Although Elizabeth Dole has avoided joint appearances with her fellow Republican Senate candidates, the former Cabinet secretary suggested she is likely to debate the Democratic nominee.
"I presume we will," Dole said at a Raleigh news conference this week.
That presumes, however, that Dole is the GOP nominee. She is one of seven Republicans seeking the nomination.
Meanwhile, Dole was drawing criticism from the state Democratic Party, which asserted that a statement she made at the news conference "raises questions again about her honesty."
Dole noted that she had missed a Republican Senate candidates' forum sponsored by the state's newspaper editorial writers that was held last month in New Bern, because she was attending the N.C. Right to Life Convention in Greensboro.
"The very day I was being criticized for not being in a forum in New Bern unfortunately no one asked where I was," Dole said. "I was in a forum for Senate candidates ... being held at the same time."
At the forum in New Bern, four GOP candidates -- Venkat Challa of Lewisville, Ada Fisher of Salisbury, Jim Parker of Lumberton, and Jim Snyder of Lexington --answered a series of questions.
The invitation for the Right to Life meeting said it was holding a "meet the candidate session." Dole was given a chance to make remarks, as were Republican Timothy Cook of Browns Summit, Democrat David Tidwell of Climax, and Snyder's campaign manager, Chase White.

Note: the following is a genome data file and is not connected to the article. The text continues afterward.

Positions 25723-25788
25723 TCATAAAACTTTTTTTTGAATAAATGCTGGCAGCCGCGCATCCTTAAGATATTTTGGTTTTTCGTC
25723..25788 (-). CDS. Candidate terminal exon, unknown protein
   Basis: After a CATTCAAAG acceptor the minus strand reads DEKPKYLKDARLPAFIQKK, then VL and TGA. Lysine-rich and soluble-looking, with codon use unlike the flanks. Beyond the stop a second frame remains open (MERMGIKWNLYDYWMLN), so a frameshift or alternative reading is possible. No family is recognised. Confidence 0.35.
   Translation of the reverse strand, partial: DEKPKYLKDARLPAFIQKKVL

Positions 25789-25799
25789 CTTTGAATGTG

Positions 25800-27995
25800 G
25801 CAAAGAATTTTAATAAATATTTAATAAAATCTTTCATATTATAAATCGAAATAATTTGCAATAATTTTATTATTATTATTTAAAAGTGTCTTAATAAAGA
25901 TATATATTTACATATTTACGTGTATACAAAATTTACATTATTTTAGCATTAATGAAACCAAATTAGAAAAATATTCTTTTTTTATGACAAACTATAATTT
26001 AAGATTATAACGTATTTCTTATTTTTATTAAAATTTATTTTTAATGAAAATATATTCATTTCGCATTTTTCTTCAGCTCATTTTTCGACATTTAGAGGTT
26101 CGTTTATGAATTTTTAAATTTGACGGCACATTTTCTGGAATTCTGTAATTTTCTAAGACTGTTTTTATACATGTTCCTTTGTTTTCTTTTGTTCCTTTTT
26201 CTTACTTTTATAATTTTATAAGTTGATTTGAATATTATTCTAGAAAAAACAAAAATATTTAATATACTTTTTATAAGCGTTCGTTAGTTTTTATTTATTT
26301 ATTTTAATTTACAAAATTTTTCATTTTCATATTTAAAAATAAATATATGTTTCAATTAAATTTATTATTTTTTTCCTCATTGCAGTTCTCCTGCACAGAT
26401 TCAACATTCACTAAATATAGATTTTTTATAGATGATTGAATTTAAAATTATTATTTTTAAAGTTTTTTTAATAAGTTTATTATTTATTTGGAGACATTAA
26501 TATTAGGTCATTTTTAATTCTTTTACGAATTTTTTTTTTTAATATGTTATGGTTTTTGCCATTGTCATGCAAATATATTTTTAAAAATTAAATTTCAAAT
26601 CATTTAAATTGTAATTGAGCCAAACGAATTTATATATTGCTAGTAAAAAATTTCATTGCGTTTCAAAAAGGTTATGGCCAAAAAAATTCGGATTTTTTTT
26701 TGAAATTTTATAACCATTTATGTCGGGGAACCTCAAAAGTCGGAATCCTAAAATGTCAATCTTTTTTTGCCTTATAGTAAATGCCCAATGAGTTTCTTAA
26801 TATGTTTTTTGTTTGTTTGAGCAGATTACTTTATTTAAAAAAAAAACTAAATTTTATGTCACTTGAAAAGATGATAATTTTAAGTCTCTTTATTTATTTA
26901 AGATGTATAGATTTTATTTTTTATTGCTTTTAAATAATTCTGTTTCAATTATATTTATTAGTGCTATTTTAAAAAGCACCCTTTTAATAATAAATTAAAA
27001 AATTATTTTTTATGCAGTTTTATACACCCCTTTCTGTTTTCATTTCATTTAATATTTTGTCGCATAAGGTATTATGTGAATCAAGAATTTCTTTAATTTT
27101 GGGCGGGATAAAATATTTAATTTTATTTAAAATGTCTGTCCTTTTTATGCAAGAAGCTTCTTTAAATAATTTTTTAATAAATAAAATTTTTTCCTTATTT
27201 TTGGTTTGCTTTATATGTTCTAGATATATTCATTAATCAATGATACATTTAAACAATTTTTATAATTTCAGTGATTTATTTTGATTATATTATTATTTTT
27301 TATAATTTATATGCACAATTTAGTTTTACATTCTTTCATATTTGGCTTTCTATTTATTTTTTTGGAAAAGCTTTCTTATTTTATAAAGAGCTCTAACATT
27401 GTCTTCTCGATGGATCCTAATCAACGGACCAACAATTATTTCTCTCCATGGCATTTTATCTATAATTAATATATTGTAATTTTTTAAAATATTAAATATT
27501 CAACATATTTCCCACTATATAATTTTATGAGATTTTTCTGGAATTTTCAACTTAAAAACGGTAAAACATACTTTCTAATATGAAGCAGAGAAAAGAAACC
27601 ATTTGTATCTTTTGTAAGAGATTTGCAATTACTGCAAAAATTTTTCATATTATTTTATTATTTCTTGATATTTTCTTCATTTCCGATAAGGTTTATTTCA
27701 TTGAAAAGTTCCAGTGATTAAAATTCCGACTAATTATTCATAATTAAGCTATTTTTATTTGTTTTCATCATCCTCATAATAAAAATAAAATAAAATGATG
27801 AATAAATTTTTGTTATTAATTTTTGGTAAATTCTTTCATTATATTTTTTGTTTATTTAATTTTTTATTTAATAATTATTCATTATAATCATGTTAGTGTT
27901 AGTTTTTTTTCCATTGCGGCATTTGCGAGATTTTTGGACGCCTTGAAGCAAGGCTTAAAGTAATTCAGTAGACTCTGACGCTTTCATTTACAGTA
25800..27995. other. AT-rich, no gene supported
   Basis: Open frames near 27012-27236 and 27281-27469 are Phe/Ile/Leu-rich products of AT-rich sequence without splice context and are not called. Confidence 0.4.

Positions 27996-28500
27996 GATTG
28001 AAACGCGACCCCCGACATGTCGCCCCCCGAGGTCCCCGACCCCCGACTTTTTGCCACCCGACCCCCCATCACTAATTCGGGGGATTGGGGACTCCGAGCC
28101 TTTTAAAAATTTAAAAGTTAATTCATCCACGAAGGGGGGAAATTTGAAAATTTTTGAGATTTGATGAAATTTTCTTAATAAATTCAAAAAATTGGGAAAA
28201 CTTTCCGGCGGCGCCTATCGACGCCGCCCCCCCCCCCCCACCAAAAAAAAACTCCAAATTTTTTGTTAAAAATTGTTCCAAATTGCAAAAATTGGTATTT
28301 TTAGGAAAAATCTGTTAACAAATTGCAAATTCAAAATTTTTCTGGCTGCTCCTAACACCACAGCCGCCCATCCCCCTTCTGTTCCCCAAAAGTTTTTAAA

Politics and the bench
Supporters of public financing of elections for North Carolina's top judges are touting a new poll that suggests the public is worried about political influence in the judiciary.
The poll found that 84 percent of the voters are concerned that lawyers are the biggest contributors to the campaigns of judges. And the survey found that 78 percent believe that political donations have some influence over judges' decisions.
"The impression voters have that there are two tiers of justice has the potential to damage the overall reputation of the system in the future," said a memorandum released by American Viewpoint, a polling firm in Alexandria, Va., that works mainly for Republicans.
The N.C. Center for Voter Education, a Raleigh-based group promoting campaign finance reforms, paid for the poll.
The center is pushing a bill that would set up a system of voluntary public financing starting in 2004 for candidates for the state Supreme Court and for the state Court of Appeals.
The bill would create a complicated system that would be paid for by a $1 check-off on the state income tax form and a $50 increase in the privilege license fee for lawyers. It would also make races for the high court nonpartisan -- a measure that drew intense opposition from Senate Republicans.
The measure passed the state Senate last year, and supporters hope the state House will pass the measure this year.
The survey found that 71 percent of the voters favored the bill pending in the House. The poll found little opposition to the judicial reform issue and said there was "virtually no political backlash" for supporting the plan.
The survey of 600 likely North Carolina voters was conducted April 29 through May 2 and had a margin of error of plus or minus 4 percent.
Staff writer Rob Christensen can be reached at 829-4532 or email@example.com.